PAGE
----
In John Harwood’s The Ghost Writer, young Gerard Freeman lives in Mawson, Australia, with his mother. It’s a bleak and menacing place, full of deadly insects and minor annoyances, and it stands in sharp contrast to Staplefield, the beautiful English country house from which his mother has been exiled. One day, the curious little boy is idly looking among his mother’s things, and discovers two items that will change his life: a photograph of a beautiful woman, and an envelope with a short story inside. His mother, catching him in the act, is furious, and the stories of Staplefield stop immediately.
The only thing that makes Gerard’s life bearable is his correspondence, through Penfriends International, with Alice Jessel, a paralyzed and orphaned English girl. They become close friends and then, in a distant way, lovers, though Alice refuses to reveal her whereabouts or to send a picture of herself. Gerard pours out his resentment about his mother to Alice, and his curiosity about her past. When Gerard’s mother dies, he finds out more about her past, some of it through more short stories, apparently written by his great-grandmother, Viola Hatherley. As the stories go on — four of them, cleverly embedded in the novel — Gerard first explains away coincidences. Later, he can no longer deny the effect they appear to be having on his own life. As Alice still refuses to meet him until the time is right, he must negotiate an increasingly confusing and frightening world alone, until the past and the present, the normal and the paranormal, the fictional and the real, blur together into one intense climax.
I had mixed feelings about this novel. I didn’t want to read it at first; I think it came out at the same time as a couple of other books that looked like they’d be wonderful, but were ultimately terribly disappointing (The Historian, anyone? Don’t get me started mumble mumble.) So it may have been guilt by association. But a dear friend recommended this to me as a good read, so I dutifully got it from the library.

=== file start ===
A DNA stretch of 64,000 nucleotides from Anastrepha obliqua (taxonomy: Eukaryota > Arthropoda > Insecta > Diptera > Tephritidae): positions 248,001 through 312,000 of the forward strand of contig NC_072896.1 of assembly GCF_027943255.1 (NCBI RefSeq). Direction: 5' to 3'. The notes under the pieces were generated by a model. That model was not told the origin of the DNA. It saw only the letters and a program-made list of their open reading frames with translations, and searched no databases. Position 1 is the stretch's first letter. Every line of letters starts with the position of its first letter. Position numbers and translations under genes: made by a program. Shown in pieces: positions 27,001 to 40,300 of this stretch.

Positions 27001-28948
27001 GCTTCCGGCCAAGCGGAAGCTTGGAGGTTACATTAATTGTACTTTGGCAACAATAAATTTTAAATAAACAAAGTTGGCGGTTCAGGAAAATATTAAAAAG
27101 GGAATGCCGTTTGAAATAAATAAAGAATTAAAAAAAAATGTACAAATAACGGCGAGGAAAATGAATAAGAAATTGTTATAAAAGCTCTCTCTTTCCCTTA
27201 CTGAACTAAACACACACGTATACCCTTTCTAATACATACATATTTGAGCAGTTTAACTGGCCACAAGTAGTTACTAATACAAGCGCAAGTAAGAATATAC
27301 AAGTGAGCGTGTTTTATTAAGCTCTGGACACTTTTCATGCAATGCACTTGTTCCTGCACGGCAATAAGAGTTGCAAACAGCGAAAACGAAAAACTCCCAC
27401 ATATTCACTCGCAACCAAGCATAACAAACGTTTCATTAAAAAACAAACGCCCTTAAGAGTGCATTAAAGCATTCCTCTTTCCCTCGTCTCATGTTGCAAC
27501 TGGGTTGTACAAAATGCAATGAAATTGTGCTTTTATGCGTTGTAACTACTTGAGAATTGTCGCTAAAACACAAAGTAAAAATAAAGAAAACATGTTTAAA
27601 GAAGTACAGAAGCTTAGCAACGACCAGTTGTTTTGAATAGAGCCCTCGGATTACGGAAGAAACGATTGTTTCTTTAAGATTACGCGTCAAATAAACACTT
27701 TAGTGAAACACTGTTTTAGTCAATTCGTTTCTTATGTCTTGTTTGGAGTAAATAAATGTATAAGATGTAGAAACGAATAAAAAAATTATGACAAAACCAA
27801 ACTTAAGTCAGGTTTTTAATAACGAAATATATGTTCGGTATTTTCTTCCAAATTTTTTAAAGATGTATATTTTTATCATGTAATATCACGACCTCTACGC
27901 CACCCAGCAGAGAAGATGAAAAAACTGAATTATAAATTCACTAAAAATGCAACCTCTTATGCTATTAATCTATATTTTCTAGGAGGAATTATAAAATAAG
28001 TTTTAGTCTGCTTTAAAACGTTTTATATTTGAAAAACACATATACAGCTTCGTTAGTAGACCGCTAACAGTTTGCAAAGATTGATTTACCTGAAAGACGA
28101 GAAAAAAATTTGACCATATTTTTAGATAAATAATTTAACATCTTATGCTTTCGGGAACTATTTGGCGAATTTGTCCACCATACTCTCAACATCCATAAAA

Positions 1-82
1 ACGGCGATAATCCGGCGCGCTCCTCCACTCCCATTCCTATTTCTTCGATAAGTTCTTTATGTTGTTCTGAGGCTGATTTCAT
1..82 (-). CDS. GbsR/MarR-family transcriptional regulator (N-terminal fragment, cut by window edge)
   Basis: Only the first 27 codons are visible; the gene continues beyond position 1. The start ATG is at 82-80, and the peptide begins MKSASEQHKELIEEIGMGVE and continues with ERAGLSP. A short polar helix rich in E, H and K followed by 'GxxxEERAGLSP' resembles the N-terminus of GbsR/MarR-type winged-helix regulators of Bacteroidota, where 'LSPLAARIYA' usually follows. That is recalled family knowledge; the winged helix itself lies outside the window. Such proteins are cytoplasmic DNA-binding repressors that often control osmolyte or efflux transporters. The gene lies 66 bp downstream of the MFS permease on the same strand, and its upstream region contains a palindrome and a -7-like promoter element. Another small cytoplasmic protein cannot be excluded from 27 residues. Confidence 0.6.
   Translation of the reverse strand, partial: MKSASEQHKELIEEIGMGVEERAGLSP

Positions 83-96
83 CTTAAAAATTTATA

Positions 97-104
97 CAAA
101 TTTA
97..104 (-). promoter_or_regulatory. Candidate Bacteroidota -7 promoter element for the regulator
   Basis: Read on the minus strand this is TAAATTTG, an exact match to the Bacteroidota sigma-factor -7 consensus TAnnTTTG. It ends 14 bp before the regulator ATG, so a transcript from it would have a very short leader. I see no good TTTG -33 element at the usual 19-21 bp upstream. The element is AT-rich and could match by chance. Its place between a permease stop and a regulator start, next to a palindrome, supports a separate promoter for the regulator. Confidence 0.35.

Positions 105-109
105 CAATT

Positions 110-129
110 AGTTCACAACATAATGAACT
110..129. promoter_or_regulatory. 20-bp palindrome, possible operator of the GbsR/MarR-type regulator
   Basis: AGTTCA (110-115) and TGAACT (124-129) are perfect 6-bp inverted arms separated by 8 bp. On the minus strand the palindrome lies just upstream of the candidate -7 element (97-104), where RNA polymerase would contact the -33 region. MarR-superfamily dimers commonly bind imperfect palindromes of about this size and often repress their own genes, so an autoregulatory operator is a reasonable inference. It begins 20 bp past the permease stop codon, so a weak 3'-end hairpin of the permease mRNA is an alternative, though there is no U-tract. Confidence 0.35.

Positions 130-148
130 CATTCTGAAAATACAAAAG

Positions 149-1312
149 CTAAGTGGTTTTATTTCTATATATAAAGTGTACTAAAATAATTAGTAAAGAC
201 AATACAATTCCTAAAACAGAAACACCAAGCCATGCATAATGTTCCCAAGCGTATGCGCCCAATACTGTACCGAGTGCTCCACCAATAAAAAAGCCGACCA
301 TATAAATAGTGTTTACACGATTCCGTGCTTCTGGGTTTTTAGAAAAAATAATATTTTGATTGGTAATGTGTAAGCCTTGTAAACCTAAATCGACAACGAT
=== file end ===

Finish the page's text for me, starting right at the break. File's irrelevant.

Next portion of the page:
I did enjoy it. It was well-written, and with the short stories woven into the plot, reminded me a bit of A.S. Byatt’s Possession (a book I love, by the way.) I had problems with the characterization, though: the narrator was dull and cold, with no sense of humor. His mother was paranoid, angry, and unsympathetic, and the one warm character in the book was dead (odd, but true.) Harwood pulled it off as well as could reasonably be expected, but it didn’t work very well for me. His writing was a bit repetitive in places, but for the most part, he did a good job of building up a genuine sense of spookiness, particularly toward the end. (And one of the short stories could easily stand on its own in any anthology of horror.)
My final cavil, and this one may have tipped the balance for me, was the ending. I am not one to complain about an ambiguous ending, but this one was just ridiculously unlikely. (I’m not talking about the paranormal, here. I can suspend my disbelief that far.) It was as if Harwood wrote a whole Victorian ghost story, complete with spinsters, portraits, galleries, cellars, and all, and wound it up with, say, an Uzi solving his problem. He pole-vaulted over the difficulties, raised no earthly objections to serious obstacles, and came up with a murder method that seemed to me completely laughable. Rewrite the last ten pages, and I’m there with you. Without that, I have to class this among the sillier books I’ve read.
That said, I would probably try his second book, The Seance. For a debut novel, I thought this was multilayered and interesting, and the atmosphere was well-realized, and at least it made me think. Try it and see what you think.